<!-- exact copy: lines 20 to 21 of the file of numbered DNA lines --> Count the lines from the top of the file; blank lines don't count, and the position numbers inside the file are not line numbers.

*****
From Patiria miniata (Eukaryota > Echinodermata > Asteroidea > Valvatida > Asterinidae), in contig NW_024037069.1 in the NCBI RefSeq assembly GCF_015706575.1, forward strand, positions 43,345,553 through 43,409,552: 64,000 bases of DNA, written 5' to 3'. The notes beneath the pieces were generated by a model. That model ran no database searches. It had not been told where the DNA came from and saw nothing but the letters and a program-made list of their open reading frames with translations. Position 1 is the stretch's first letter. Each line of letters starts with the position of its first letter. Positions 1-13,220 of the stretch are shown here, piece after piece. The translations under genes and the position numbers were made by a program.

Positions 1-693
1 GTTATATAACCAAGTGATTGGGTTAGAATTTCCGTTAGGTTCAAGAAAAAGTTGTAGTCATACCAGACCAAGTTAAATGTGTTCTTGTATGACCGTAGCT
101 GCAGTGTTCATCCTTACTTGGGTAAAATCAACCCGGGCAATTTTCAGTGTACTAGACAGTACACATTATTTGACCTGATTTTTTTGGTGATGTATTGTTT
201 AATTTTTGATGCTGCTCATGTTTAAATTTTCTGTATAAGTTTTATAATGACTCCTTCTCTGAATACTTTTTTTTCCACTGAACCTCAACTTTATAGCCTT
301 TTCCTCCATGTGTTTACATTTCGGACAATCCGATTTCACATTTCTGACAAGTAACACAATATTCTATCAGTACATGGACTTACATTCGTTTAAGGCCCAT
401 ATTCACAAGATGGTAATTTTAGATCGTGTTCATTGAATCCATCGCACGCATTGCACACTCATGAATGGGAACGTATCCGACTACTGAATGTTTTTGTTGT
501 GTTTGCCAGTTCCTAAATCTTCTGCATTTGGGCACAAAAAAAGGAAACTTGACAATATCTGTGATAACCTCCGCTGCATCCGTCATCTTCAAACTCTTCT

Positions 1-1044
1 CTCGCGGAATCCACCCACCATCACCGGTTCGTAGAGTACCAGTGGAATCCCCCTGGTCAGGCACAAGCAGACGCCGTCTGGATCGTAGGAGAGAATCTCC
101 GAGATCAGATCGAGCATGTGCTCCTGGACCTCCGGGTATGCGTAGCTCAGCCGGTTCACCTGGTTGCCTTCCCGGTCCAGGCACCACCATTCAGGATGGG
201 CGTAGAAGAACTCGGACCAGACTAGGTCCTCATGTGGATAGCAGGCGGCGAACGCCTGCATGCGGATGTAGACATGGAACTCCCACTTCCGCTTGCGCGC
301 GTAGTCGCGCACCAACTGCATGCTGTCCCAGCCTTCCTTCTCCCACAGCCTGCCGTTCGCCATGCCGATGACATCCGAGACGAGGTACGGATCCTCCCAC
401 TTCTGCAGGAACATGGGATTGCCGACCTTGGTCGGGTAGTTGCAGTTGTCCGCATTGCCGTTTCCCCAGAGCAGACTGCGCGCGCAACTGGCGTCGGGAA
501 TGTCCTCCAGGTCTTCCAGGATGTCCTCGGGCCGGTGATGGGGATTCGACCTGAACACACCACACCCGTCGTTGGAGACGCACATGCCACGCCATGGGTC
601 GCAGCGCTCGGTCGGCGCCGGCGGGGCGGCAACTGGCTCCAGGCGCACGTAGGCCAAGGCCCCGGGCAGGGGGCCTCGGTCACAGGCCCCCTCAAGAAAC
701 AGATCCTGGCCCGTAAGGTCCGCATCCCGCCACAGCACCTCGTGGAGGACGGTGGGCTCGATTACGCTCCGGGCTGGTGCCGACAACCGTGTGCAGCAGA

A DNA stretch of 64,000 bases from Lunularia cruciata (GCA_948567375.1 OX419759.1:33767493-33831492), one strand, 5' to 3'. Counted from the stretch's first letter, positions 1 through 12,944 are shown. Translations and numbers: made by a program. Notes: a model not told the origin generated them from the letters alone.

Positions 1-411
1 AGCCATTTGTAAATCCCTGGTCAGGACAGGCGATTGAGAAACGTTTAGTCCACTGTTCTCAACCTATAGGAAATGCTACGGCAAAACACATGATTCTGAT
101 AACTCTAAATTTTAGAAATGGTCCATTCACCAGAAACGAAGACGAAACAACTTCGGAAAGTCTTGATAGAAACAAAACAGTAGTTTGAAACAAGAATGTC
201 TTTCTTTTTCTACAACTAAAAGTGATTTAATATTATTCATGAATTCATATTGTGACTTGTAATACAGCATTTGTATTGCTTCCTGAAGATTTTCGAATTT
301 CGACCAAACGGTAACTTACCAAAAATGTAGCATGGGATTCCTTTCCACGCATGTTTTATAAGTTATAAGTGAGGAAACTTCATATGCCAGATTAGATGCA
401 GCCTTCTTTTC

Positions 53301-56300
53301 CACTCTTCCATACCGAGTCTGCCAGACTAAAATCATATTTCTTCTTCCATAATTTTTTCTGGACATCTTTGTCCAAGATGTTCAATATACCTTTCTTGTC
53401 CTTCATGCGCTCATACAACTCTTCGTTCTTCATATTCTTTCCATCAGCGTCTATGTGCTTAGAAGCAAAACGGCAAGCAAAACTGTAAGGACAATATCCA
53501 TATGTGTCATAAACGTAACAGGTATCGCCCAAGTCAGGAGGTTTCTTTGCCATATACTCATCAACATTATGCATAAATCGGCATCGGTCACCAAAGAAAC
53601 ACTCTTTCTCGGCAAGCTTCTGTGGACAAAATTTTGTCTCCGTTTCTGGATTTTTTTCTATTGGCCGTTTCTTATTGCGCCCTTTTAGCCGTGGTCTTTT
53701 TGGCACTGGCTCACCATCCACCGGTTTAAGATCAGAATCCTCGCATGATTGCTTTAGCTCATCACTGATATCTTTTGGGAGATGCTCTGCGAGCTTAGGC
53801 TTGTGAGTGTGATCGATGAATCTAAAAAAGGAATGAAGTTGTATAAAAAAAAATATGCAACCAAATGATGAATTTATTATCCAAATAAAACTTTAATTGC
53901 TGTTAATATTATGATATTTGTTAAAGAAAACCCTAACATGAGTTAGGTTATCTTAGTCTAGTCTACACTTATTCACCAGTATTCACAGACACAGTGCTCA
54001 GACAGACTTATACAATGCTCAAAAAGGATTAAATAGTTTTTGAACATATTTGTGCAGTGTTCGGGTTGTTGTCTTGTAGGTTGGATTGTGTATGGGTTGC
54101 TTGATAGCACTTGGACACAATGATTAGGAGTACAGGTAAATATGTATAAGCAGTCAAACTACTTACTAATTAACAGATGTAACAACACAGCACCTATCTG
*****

1 AGCCATTTGTAAATCCCTGGTCAGGACAGGCGATTGAGAAACGTTTAGTCCACTGTTCTCAACCTATAGGAAATGCTACGGCAAAACACATGATTCTGAT
101 AACTCTAAATTTTAGAAATGGTCCATTCACCAGAAACGAAGACGAAACAACTTCGGAAAGTCTTGATAGAAACAAAACAGTAGTTTGAAACAAGAATGTC